They're not always exactly what I'm looking for. Like, it might not be always 'useful', like the articles are about what part of the industry I'm interested in. But there are always things that keep me thinking and growing. And it's easy..it's fun to read things about my work and hobby! (and..yes..since I have a part-time job, I can afford these things :) ! )

- Make the most of the time you have.
Meaning I always have at least an idea of what I want or need to do on my 'illustration day'. Usually íf I have commissions or projects to finish this might be easy, but in case I haven't I think about what I want to do that day and I write it on my (online) calendar.

Also: there are times in between...I just open up a new canvas or paper and just start sketching or doodling away. It's hard when you only have one hour and you think: I can't create something decent in that time. It doesn't matter. It might be hard to leave it be after that hour, but at least you did something in that little time you had, right!?

- Keep a list of ideas or plans.
Whenever I think: "Oh I should draw this some day" I write it down.
In case I have 'time left' and don't have any ideas I can use it, I'll never run out of ideas!

- Don't put too much pressure on it.
I don't draw everyday anymore, even when I'd like to and I know from experience that I have times in a week when I'm tired and times when I have energy and motivation. I feel like putting too much pressure on myself makes me even more tired then I already am. So less pressure means more drawing, means (I think) that my work will get better and that I at least 'do' something illustration-related.

This also means: take time off...give yourself enough time to relax and 'recharge'. To be honest, I find this one hard, because you know: I also think drawing or reading about things I like is relaxation and fun. But it's not really totally having your head somewhere else. It might help to see a friend or take a walk and do grocery shopping...to really think about something else and give your illustration-brain a break.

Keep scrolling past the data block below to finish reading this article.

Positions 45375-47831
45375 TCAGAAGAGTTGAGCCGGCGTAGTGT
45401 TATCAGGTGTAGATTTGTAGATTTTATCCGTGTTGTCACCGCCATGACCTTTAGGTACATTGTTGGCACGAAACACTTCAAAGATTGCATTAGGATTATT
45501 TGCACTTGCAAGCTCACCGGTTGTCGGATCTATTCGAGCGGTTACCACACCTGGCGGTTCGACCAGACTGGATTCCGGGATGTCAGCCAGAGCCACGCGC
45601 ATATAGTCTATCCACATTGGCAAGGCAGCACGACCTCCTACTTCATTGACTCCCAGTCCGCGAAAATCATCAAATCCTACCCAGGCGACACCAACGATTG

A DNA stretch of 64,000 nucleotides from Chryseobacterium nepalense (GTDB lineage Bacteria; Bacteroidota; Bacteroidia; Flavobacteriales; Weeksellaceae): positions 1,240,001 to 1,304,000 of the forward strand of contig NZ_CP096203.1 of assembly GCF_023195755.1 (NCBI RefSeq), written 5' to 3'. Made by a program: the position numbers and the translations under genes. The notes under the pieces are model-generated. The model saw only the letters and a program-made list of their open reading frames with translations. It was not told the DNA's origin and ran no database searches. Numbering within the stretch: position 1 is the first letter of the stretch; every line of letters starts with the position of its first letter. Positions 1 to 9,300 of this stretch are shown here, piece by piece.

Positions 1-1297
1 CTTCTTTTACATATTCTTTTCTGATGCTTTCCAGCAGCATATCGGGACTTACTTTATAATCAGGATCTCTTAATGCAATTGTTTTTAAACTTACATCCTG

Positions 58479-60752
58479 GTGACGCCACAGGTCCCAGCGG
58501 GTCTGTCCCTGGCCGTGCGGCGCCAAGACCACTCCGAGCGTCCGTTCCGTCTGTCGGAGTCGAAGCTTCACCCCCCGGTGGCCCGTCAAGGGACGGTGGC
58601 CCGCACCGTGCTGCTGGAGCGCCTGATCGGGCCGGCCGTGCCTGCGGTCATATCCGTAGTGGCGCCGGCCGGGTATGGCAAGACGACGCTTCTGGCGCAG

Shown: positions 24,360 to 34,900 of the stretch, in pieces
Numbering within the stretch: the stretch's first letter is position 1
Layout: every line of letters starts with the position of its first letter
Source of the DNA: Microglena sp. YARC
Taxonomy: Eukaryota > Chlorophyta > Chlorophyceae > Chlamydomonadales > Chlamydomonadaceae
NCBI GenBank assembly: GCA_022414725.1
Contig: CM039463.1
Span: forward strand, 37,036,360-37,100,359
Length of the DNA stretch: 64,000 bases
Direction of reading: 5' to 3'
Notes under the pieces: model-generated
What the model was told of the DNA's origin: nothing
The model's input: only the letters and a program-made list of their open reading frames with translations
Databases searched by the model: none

- If you made something and you're proud of it: share it. 
This also keeps me motivated: knowing that others like what I create, it also gives me some hope. It's funny how I read somewhere that in these times there are too many people sharing things on the internet, especially illustrators don't need to show 'everything' because it might give off the wrong idea to a client... That it isn't good enough to show. But...I have the idea that the majority of 'starting illustrators' I know aren't really sharing at all..or barely. Next to that: it is a form of self-promotion, you never know when someone sees your art and wants you to make something for them!

- Don't give up
..it's the most important thing.
It's hard when you think you've tried everything to get clients or did personal projects and nobody seems interested. I know I had some time I thought: what am I doing wrong? And I compare myself to others and think that I'm just not good enough. But give yourself some credit: you work hard right..and you're probably making great things, be proud of what you do, because it's something not everyone can do.
Illustration is a hard industry to get into (especially in these economic down-times), but it's something very rewarding. Just know that, when you keep on working hard and keep trying things (different kinds of promotion, change/update your website, do some personal projects)...you'll get there someday. It might be soon, it might be later. Being patient is, indeed, also a kind of art.

I know I'm just a starter...what do I know? Well at least I know these things...and I hope I can help others with it and find illustrators and artists who I can share this experience with. If you're one of them and have other tips or ideas, feel free to share them in the comment section!